By Katie Royals
As we speak, Frank Turner should be on a plane flying back from Costa Rica, in the middle of a global tour. Instead, like the rest of us, he’s stuck at home. And with no idea when touring may be able to restart, he admits it’s a “profoundly worrying time” for him professionally.
He’s not letting these fears deter him though and has just released a new album – Live in Newcastle. This was always going to be released but given the current climate Frank decided to move it forward. In many ways it’s “slightly bittersweet” as while it’s comforting to relive live shows, it also reminds him how much he misses gigs.
Mental health is a recurrent theme throughout the album, which follows Frank’s journey as a musician. He speaks openly about his own issues with addiction and mental health, with many of his songs focusing on these difficult periods. He explains he uses some of his songs as a form of “public therapy,” telling himself things he needs to hear.
When asked about the role music can have in supporting those struggling with their mental health, particularly given the current situation, he said his answer is different to what it would’ve been a few years ago.
He’s always placed great emphasis on the importance music has had on his mental health, indeed before one of the tracks on the album he alludes to “that one record you heard at the right time that saved your life that one night.” However, now he believes music is “necessary but not sufficient.” Of course, it can provide a great comfort when you are struggling but should not be used as an excuse to neglect other forms of support.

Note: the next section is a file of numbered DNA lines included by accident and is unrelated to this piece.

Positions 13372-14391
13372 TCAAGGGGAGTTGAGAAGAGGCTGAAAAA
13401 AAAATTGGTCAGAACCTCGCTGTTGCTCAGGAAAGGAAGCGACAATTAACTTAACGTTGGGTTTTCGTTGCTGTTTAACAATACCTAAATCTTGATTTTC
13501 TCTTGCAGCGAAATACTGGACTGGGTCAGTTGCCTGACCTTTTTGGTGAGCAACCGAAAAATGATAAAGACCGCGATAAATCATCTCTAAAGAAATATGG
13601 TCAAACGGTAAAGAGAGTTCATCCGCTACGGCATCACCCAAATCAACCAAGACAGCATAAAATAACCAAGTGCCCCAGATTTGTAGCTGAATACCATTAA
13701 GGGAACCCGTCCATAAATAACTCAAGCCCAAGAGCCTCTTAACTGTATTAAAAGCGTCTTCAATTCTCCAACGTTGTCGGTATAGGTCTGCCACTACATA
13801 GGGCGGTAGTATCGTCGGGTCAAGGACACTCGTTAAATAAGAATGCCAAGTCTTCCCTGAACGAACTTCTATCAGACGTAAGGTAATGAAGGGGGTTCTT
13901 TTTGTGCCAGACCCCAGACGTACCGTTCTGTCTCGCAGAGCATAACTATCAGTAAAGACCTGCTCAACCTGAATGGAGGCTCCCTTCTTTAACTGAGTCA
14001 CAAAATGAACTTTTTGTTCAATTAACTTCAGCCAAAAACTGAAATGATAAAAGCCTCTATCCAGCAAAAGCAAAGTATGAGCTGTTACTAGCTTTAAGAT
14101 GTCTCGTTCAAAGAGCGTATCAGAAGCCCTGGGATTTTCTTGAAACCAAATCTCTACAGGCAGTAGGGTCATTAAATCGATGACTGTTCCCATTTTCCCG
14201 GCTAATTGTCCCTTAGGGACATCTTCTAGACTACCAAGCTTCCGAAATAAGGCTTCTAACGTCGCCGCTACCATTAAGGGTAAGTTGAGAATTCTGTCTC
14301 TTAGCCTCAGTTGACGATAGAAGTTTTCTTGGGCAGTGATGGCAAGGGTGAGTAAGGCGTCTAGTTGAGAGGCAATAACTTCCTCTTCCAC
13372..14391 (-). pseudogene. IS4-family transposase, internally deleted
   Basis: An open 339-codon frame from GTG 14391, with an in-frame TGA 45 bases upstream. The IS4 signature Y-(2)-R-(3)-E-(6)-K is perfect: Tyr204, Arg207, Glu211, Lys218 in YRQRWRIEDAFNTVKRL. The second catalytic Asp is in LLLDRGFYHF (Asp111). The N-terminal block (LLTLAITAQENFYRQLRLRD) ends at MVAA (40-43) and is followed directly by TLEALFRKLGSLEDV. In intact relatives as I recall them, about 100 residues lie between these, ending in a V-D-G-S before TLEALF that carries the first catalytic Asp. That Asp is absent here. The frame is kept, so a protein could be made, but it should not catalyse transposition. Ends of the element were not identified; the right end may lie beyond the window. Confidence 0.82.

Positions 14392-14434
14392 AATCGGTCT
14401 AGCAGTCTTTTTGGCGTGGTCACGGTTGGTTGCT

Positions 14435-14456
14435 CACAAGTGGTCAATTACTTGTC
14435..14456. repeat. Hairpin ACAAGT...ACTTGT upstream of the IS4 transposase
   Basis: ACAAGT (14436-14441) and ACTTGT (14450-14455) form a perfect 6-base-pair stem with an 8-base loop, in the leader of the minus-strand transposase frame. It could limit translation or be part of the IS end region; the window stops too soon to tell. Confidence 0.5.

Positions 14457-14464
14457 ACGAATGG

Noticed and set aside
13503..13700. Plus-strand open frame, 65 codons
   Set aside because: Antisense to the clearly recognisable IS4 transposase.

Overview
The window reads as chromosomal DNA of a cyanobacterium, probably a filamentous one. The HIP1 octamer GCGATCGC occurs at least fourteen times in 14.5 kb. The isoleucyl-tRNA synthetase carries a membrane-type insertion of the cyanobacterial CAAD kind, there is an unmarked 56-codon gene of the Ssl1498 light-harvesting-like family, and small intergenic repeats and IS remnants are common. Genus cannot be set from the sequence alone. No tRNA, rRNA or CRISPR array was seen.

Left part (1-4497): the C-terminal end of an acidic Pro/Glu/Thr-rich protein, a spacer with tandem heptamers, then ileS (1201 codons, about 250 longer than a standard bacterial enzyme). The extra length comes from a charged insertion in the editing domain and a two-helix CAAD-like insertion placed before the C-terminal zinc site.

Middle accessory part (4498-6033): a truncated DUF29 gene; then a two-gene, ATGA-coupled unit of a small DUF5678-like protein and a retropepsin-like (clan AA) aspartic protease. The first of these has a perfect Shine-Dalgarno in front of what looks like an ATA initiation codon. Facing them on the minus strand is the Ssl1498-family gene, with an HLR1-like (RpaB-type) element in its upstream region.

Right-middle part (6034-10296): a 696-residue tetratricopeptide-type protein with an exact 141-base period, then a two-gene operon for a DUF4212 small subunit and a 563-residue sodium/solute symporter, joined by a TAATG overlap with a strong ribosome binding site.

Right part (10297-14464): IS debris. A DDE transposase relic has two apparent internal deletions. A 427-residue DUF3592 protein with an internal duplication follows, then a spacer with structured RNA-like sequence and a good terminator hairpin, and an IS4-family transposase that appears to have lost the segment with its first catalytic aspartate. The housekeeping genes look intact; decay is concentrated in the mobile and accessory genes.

Aside from the album, Frank is offering live concerts from his own living room. This all started when he got back from his abruptly ended tour and thought, “well, let’s just do a gig” and, to his surprise, “it just went super well.”
When touring, (he is a frequent Aylesbury Waterside Theatre performer) Frank employs 11 people full time, and as much as he’s worried about his career during the pandemic, he acknowledges he has passive forms on income, so is more concerned about his crew. Therefore, he thought he’d use the gig as a chance to raise money for them. This ended up raising over £10,000.
From this, he realised, with the help of his audience, he has the ability to raise significant funds for worthy causes. But, “I’m not such a narcissist that I think my stature can save the NHS,” nor does he necessarily think it’s his job, Frank noted.
Instead, he’s directing his fundraising efforts towards independent music venues, a cause he cares passionately about.
Explaining the rationale behind Independent Venue Love, he said: “I owe a debt of gratitude to these venues for existing in the first place.” The venues provide a valuable lifeline to many up and coming artists and allow many music lovers to experience a wide range of live gigs.
Each Thursday evening Frank is streaming a live concert from his home on his YouTube account in support of a different venue. His aim is not to perform the same song twice, partly for his own sanity, but also to give his audience more of an incentive to tune in week after week.
Given the number of venues that desperately need support up and down the country – he estimates there’s at least 600 – Frank never wanted to be the only person doing this, so is pleased Music Venue Trust has since launched a campaign to support these venues.
More than anything “I don’t have enough songs” to fundraise for all the venues, joked Frank.
While all of this may seem like a completely different world to the home schooling and socially distant supermarket queues most of us are currently experiencing, the international music star’s lockdown life is not too different. While his friends say “it’s not surprising that [he’s] manically busy right now”, any extra free time he has is spent reading or gardening, like many of us.
Listen to “Live in Newcastle”: